Do Curriculum-Based External Exit Exams Enhance Student Achievement?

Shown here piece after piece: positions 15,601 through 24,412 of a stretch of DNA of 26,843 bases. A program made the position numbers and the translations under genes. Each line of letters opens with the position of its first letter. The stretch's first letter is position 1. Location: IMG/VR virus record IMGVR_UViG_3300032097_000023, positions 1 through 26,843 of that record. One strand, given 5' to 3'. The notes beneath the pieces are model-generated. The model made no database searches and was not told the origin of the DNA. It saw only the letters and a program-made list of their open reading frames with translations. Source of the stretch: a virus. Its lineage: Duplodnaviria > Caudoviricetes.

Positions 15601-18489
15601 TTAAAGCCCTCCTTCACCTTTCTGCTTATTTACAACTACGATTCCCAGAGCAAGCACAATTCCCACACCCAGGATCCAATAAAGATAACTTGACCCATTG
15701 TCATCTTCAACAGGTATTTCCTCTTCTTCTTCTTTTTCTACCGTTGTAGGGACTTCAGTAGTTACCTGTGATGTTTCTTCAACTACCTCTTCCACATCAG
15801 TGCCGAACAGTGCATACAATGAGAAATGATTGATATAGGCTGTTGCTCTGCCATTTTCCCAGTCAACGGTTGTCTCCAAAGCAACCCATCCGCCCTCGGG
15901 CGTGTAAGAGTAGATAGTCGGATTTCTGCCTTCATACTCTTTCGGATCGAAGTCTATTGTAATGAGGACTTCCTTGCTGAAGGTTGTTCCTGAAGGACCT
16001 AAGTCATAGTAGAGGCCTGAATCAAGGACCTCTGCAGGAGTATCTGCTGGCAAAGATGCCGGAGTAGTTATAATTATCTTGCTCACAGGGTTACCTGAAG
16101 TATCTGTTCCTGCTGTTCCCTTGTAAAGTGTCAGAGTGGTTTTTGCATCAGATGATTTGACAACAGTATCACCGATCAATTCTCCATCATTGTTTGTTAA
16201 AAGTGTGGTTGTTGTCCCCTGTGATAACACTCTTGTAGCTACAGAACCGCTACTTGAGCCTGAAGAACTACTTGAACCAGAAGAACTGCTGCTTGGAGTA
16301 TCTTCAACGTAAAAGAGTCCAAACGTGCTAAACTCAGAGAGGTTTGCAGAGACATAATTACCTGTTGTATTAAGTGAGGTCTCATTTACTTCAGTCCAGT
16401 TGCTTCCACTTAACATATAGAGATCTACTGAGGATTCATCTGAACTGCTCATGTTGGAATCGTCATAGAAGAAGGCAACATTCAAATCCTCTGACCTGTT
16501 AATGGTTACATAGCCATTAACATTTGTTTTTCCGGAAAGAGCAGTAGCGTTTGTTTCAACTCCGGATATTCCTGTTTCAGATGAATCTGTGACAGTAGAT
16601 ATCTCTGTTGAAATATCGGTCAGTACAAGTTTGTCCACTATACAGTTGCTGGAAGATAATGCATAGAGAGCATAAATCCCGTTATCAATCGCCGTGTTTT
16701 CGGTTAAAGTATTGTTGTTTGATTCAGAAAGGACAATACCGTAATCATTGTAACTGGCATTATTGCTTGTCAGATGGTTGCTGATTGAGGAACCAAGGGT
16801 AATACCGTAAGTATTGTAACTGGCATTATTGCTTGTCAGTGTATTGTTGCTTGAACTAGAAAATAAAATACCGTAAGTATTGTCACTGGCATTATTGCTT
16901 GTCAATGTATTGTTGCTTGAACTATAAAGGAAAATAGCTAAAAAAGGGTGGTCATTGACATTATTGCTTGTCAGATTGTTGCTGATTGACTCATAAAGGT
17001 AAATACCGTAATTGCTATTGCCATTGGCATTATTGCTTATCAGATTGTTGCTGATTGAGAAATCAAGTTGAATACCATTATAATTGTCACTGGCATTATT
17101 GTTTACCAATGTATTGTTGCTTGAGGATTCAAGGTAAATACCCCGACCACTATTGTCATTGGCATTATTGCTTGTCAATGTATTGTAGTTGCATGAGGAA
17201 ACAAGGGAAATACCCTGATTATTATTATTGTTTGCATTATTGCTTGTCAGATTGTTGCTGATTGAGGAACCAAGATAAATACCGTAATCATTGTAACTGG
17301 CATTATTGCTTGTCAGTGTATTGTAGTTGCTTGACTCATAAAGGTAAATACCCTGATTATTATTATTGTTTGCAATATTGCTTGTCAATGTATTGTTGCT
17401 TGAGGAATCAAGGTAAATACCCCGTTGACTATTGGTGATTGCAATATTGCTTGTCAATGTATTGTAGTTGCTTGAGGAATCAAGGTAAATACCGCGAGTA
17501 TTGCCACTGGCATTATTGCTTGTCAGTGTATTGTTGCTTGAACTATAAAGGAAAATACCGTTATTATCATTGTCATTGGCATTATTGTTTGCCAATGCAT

Two presidents, the National Governors Association and numerous blue ribbon panels have called for the development of state content standards for core subjects and examinations that assess the achievement of these standards. The Competitiveness Policy Council, for example, advocates that "external assessments be given to individual students at the secondary level and that the results should be a major but not exclusive factor qualifying for college and better jobs at better wages (1993, p. 30)." The American Federation of Teachers advocates a system in which: Students are periodically tested on whether they' reaching the standards, and if they are re not, the system responds with appropriate assistance and intervention. Until they meet the standards, they won' be able to graduate t from high school or enter college (AFT 1995 p. 1-2). It is claimed that curriculum-based external exit exam systems (CBEEES), based on world class content standards will improve teaching and learning of core subjects. What evidence is there for this claim? New York' Regents Exams are an s example of such a system. Do New York students outperform students with similar socio-economic backgrounds from other states? Outside the United States such systems are the rule, not the exception. What impacts have such systems had on school policies, teaching and student learning?